“I deeply appreciate Chambers’ science fiction, and I really enjoyed this novel. Quiet, kind, character-driven books are wonderfully restful. Delightfully soothing.”


Humans have abandoned a dying Earth and for generations have travelled through space in their homesteader spacecraft searching for a new life. They come into contact with a collection of other life forms and agree to join them in a galactic council. The humans fleet settles around a sun and most still live in the space craft they their ancestors have lived and travelled in.

The story revolves around five characters, Tessa, a mother of two children. Isabel, an archivist for the fleets memories. Eyas, a caretaker which is someone that looks after the dead. Kip, a teenager that finds himself at odds with the fleet rules and Sawyer, an orphan from a human colonised planet looking for something new.

This is such an interesting read on so many levels. Firstly the way communities have come to live together in peace and harmony, it is almost utopian. No one has much but everyone is housed, fed and works. All work is done in return for the community and everyone has jobs they want to do. Those jobs that no one wants is then allocated by lottery and everyone does short stints. Everyone is equal no matter their job status, you do the job either because you want to or because it is the best thing you are good at.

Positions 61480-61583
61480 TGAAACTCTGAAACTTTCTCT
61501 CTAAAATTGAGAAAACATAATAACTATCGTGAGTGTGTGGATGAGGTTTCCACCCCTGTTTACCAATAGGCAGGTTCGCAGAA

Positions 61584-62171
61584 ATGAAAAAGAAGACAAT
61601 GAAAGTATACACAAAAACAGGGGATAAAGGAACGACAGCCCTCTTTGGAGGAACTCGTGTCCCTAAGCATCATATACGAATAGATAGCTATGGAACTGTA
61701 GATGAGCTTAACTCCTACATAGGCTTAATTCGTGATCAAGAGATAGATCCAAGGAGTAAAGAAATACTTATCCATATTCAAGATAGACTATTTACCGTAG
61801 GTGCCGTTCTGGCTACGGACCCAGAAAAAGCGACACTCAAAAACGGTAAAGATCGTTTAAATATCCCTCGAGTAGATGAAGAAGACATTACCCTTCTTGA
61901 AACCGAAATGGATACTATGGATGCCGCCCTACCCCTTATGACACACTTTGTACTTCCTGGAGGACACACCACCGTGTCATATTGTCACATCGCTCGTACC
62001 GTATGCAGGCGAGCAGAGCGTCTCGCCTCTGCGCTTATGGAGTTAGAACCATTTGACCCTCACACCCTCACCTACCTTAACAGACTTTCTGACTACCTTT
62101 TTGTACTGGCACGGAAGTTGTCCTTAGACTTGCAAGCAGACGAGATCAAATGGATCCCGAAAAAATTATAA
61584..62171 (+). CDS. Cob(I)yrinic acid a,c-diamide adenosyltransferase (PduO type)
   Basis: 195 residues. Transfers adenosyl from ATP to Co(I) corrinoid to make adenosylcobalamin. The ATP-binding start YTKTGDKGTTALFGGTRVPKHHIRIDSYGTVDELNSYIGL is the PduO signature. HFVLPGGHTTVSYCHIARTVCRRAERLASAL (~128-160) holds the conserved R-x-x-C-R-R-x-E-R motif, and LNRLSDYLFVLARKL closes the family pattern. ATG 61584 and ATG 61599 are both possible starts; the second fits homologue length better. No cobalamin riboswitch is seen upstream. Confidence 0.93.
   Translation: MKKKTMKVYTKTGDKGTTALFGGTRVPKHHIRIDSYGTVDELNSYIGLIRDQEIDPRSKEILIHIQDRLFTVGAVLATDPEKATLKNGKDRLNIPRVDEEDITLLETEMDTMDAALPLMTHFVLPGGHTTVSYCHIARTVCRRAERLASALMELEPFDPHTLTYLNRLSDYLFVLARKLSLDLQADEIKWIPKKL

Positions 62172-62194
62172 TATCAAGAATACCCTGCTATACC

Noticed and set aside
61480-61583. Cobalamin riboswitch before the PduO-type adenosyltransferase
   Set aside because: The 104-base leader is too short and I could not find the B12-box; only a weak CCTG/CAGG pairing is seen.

As in all human societies, death is a part of life and the way that bodies are disposed of is quite ingenious. Due to the lack of dirt, or only having limited supplies of it, bodies are composted. Once composted the remains are reused as compost for growing new food. It might be against what we commonly believe but when you have limited supplies of minerals and fertiliser, this is a very economic way of producing food. It is another way of helping the community survive and continue and is another way of paying back for everything the community has provided in life.

There is so much more as well but the best way to discover it is to read the book, which I highly recommend.


Reviewed by:

Trevor Litchfield

Added 6th November 2018

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Trevor Litchfield